Broadacre Coffee is located at 1014 10th St. Its hours will be 6 a.m. – 11 p.m. every day after construction is complete.

Conversation Express your views, debate, and be heard with those in your area closest to the issue. RSS Feed

September 23, 2011 | 10:20 AM

It’s nice to see another coffee shop going in there. The location is perfect for it.

September 23, 2011 | 12:14 PM

Love Bloom…excited to see this unfold!

bea
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September 23, 2011 | 12:46 PM

Not quite sure why Temple moved, their new location is very loud and doesn’t seem much bigger (not to mention block further from the Capitol). They also seem to have raised their prices.

September 23, 2011 | 3:23 PM

I like their outlook on coffee, and making it more of an enjoyable experience rather than the grab your Joe and go. Plus, the guys seem to really know the science and arts of coffee.

I pass by the place everyday on my way to work at the Capitol, and it’s coming along really well, so I’m very excited for their opening.

September 23, 2011 | 4:06 PM

i was very excited reading your article about the new coffee house at the old Levinson’s bookstore. I love the new name, Broadacre.

I checked their twitter and FB, but did not see any specific dates these brothers will be opening up their store. I’m anxious to stop by and get my daily coffee on my way to work.

It is wonderful to see another coffee house at the same standard of excellence coming downtown. Keep up the great work, and let us know of the opening date.

September 27, 2011 | 6:32 PM

I’ve been check back with the Facebook and Twitter for any updates to share. I haven’t seen any concrete dates, but it looks like everything is coming together nicely.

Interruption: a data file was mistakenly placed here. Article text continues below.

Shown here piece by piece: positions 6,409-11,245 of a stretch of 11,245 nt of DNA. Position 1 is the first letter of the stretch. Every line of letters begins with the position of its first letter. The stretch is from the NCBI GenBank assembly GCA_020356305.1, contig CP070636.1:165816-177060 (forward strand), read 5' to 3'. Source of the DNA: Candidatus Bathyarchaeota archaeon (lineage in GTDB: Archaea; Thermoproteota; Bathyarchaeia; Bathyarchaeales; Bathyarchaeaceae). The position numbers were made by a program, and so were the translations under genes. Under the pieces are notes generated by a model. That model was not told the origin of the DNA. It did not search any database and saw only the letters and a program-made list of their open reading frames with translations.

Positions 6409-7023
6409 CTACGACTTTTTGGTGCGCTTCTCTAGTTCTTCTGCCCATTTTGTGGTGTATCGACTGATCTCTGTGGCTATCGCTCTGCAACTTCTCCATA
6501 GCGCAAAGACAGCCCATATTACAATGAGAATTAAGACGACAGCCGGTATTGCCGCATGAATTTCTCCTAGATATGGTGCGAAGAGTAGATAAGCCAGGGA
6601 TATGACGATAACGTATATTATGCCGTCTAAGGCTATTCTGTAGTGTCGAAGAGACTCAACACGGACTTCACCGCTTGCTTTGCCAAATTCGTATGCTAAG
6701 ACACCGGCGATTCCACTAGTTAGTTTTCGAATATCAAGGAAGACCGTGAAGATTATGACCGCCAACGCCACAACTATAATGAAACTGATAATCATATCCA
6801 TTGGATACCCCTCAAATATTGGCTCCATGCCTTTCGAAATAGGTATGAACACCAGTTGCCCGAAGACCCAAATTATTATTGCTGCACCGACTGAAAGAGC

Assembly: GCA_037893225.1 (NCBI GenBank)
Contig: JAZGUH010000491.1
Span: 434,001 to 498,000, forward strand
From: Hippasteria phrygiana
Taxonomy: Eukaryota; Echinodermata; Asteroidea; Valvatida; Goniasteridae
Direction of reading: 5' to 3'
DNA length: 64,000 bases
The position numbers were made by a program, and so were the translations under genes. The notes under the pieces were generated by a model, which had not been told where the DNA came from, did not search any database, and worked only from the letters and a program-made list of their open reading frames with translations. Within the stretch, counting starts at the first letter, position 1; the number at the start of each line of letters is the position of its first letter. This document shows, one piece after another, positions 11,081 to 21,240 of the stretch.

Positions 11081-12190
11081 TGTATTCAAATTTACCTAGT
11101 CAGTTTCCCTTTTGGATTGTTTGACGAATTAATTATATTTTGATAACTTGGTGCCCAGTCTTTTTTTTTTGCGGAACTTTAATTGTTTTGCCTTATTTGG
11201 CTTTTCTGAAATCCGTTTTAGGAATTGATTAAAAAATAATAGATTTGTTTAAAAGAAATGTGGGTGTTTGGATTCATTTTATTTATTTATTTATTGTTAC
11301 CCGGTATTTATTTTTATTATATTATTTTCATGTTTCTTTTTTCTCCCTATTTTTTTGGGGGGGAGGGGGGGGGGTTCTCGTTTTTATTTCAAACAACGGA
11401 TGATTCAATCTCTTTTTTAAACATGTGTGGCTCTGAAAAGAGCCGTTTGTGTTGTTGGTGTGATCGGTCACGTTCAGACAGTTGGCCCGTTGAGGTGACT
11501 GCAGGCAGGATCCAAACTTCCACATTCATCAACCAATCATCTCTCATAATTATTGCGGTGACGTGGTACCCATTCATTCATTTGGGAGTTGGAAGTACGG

And the owners actually came up with the name Broadacre from the proposed city of Frank Lloyd Wright. Wright’s Broadacre City was a whole new take on what cities were like in that time, making Broadacre a fitting name for this coffee shop.

Article Author
September 23, 2011 | 5:05 PM

Wish them all the luck…. now if the city council would focus on bringing residents into downtown, instead of cars on K Street..they may have a chance at being successful.

September 23, 2011 | 7:12 PM

What a great remark; we need more residents in downtown. Downtown has more than enough roadways to carry traffic flow. The solution is housing and urban living in downtown, to make it more than a 9 to 5 city, and bring revenue to local retailers.

Hopefully, the residents from the Sacramento suburbs who have the courage to come downtown and open up shop will encourage and catalyze a rebirth of downtown just like what old Temple Coffee did to that stretch of downtown several years ago. Let’s hope Broadacre will be the beginning of a new era in the downtown core.

September 24, 2011 | 9:31 PM

I was able to peak inside earlier today, and I like what they did with the place. It’s definitely brighter with more hanging lights and it has a more simple, yet refined look.

It sounds like we’re going to have wonderful gourmet coffee with experts behind the counter….Can’t wait for it to open up.

September 27, 2011 | 9:33 AM

This sounds exciting to get the run-down on a cup of coffee. I just hope that when they were quoted about customers typically paying $4 and $5 for a machine “spitting out” coffee at those other places that they really don’t intend on charging that for a DRIP (or whatever process they’re calling it) cup of JOE. Temple already charged $2.50. That was enough. Now if we can only work on the parking situation around there…..

September 28, 2011 | 8:37 PM

“Not quite sure why Temple moved, their new location is very loud and doesn’t seem much bigger (not to mention block further from the Capitol). They also seem to have raised their prices.”

Money! Our money! Temple moved because the City held a big fat redevelopment check under the owner’s nose to prop up their failed “Lofts” building. Just like Solyndra on a smaller basis, burn through the taxpayer money and enjoy it. While Temple may survive, many subsidized downtown restaurants have not. And why should they? It isn’t their money. Burn through it and shut the doors. That is redevelopment, Sacramento style!

September 30, 2011 | 5:56 PM

Not sure if you’ve all heard the news or not, but Broadacre Coffee opened its doors today. There’s more information and updates posted on their Twitter.

Article Author
October 1, 2011 | 9:00 PM

I made it a point to stop by that day and see if they lived up to the talk.

They made an excellent first impression, and now I don’t have to walk an extra block to Temple Coffee. As much as I love Temple, I don’t see a reason to get my daily dose of Joe from them when Broadacre serves the same, if not better, quality coffee. Especially, since Temple jacked up their prices…BOOOO